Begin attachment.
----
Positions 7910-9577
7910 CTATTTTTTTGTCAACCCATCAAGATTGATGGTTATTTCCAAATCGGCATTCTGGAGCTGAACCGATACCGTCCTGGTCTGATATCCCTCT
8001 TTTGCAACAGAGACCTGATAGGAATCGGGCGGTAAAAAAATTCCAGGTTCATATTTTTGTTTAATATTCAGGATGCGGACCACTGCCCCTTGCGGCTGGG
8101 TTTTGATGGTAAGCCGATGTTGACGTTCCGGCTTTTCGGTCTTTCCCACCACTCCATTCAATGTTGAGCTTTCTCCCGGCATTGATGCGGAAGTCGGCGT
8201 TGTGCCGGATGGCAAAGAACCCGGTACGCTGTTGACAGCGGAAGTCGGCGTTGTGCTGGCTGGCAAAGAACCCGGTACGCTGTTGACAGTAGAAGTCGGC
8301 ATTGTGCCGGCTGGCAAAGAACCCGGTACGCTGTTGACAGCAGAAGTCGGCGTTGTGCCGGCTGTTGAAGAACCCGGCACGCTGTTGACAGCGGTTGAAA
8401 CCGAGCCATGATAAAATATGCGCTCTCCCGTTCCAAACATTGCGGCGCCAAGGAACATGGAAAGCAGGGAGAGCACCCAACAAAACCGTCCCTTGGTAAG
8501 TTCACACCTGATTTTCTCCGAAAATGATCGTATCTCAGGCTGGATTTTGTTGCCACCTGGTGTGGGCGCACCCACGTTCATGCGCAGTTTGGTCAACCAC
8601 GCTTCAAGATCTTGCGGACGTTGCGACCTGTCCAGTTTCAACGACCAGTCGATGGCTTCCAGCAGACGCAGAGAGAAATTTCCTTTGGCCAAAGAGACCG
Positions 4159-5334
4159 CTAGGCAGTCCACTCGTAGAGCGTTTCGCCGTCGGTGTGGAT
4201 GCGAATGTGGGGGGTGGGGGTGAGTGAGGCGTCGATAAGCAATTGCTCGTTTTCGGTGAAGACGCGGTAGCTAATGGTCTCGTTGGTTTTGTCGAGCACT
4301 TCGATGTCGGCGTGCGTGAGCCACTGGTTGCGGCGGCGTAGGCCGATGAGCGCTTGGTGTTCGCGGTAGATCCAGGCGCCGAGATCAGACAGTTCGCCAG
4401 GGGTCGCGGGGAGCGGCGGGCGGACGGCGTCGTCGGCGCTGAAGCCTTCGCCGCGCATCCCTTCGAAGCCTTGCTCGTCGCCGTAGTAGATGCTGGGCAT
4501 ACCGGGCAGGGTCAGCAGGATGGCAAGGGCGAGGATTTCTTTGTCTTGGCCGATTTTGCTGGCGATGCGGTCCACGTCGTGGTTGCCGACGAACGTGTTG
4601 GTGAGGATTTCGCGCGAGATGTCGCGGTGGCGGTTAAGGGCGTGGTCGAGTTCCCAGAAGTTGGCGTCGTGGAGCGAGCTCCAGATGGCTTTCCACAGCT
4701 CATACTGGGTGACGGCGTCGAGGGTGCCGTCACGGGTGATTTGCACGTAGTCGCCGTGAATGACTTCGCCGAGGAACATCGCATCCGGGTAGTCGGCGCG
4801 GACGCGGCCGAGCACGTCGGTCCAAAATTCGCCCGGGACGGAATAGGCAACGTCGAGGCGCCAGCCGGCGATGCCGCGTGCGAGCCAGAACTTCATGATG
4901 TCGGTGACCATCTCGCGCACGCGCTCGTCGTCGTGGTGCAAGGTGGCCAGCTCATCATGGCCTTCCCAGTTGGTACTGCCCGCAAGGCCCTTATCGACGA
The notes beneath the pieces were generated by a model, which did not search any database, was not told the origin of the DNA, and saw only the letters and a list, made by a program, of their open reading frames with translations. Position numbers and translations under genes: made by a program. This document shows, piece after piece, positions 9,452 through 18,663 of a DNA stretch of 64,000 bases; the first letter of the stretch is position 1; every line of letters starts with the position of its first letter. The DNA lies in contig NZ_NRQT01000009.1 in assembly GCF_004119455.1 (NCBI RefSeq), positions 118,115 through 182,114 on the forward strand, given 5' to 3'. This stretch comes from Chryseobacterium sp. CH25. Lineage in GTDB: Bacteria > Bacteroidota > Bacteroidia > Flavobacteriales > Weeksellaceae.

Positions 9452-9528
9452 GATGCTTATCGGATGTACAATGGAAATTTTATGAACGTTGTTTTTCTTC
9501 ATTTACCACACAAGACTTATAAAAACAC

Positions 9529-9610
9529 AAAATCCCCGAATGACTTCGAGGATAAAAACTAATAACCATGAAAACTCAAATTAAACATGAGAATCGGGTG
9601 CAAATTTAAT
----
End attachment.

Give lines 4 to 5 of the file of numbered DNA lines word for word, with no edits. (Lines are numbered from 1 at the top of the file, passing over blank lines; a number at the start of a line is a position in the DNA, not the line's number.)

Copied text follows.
8101 TTTTGATGGTAAGCCGATGTTGACGTTCCGGCTTTTCGGTCTTTCCCACCACTCCATTCAATGTTGAGCTTTCTCCCGGCATTGATGCGGAAGTCGGCGT
8201 TGTGCCGGATGGCAAAGAACCCGGTACGCTGTTGACAGCGGAAGTCGGCGTTGTGCTGGCTGGCAAAGAACCCGGTACGCTGTTGACAGTAGAAGTCGGC